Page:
Geothermal heat pumps are used to heat and cool buildings by way of a heat exchanger that pulls heat or sinks heat from the relatively constant ambient temperature of the ground. The easiest way to imagine how this might occur is by thinking about a refrigerator. In a refrigerator, a heat pump is used to remove heat from the interior air of the refrigerator (heat source) into the air of the room in which the refrigerator is located (the heat sink).
Geothermal heat pumps take advantage of the immense thermal mass of the Earth. In regions where summer cooling is required, exterior daytime temperatures generally are above 26 degrees Celsius (80 degrees Fahrenheit). Where winter heating is required, exterior temperatures generally are below 10 degrees Celsius (50 degrees Fahrenheit).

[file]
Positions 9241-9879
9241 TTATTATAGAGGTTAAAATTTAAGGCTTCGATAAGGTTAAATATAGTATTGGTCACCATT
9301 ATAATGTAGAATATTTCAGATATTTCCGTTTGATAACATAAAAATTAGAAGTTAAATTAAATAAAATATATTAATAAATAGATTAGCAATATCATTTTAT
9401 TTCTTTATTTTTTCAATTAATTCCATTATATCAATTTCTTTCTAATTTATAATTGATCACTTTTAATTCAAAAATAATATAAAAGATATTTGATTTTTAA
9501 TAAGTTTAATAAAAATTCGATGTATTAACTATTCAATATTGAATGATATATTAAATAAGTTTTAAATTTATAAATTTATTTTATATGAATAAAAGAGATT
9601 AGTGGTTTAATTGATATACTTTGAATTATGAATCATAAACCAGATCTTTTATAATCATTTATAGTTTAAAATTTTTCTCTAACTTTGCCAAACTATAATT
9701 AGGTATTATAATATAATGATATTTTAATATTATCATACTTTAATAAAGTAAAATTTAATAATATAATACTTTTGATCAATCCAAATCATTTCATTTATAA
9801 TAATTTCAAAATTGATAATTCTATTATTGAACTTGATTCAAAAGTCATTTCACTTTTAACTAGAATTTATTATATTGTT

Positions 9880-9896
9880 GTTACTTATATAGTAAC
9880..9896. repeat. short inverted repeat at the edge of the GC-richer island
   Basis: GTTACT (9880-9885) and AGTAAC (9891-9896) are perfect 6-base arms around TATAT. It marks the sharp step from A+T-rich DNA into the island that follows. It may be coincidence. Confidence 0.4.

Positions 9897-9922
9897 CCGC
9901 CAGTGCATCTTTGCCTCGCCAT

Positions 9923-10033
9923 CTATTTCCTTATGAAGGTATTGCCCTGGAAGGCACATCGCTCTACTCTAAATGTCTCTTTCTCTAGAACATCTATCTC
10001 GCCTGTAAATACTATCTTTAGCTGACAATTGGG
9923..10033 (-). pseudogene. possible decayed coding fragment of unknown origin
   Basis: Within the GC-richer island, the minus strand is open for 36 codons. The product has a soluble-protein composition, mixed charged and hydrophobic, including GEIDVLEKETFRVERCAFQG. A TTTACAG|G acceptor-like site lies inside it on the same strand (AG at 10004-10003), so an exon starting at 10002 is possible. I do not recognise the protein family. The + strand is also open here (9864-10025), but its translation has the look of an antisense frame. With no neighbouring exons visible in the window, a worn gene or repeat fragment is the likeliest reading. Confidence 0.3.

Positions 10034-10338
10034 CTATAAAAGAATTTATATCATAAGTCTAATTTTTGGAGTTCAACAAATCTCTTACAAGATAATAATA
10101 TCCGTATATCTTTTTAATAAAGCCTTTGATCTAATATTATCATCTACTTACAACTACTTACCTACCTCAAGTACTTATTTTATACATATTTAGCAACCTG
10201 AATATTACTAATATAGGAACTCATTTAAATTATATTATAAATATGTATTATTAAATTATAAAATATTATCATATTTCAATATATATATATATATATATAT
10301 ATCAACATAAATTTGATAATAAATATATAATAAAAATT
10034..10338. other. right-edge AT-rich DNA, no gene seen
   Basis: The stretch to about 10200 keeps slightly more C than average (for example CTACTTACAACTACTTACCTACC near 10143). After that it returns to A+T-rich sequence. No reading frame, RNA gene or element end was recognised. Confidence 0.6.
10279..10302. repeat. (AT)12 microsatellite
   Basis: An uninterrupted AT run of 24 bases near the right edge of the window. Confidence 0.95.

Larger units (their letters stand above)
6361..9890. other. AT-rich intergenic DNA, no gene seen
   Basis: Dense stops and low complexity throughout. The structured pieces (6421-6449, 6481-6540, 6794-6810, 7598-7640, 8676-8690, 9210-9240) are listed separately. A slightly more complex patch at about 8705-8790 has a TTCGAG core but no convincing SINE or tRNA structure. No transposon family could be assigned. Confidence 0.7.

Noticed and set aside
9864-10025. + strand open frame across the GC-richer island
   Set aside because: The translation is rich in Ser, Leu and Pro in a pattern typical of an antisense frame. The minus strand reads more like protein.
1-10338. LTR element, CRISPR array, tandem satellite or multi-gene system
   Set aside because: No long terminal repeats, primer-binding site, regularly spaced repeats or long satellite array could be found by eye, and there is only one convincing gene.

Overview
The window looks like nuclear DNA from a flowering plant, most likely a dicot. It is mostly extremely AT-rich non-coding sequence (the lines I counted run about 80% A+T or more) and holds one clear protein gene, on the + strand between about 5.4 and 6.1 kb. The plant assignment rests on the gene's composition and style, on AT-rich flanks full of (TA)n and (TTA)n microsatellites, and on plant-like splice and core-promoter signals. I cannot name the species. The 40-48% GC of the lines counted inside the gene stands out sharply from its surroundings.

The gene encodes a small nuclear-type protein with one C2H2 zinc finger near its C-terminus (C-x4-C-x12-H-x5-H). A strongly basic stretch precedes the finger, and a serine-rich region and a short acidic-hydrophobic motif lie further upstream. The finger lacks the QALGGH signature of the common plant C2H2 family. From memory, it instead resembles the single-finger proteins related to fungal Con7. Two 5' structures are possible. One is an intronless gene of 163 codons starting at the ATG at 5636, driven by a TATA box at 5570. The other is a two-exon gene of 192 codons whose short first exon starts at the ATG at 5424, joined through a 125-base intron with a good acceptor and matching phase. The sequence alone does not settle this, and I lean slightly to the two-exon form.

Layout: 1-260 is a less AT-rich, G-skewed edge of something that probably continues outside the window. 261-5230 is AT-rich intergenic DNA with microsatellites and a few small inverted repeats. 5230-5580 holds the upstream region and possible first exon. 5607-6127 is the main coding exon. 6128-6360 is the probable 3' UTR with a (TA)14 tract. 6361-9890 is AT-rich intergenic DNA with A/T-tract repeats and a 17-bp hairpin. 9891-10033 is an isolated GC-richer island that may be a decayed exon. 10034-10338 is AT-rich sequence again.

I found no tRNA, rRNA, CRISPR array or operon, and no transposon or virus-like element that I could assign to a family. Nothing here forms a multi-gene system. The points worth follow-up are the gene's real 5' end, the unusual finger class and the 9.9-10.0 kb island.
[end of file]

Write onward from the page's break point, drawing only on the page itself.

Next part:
At shallow depths in the Earth, a consistent temperature of about 10 degrees Celsius to 13 degrees Celsius is maintained. This intermediate temperature between the summer highs and winter lows, makes the Earth an excellent potential heat sink in the summer and a heat source in the winter.
The basic configuration of these systems is generally a vertical loop or horizontal loop system. The vertical features boreholes that are a few hundred feet deep, while the horizontal loop system is generally 10 feet deep or less but has a larger footprint to achieve a comparable loop area as that of the vertical system. These loops continuously circulate a working fluid between a heat pump inside the building and the Earth.
The CGEC is currently working on a return on investment study for these systems for all of California as well as the 30 most populous metropolitan areas in the United States. To see the progress on this study, click here.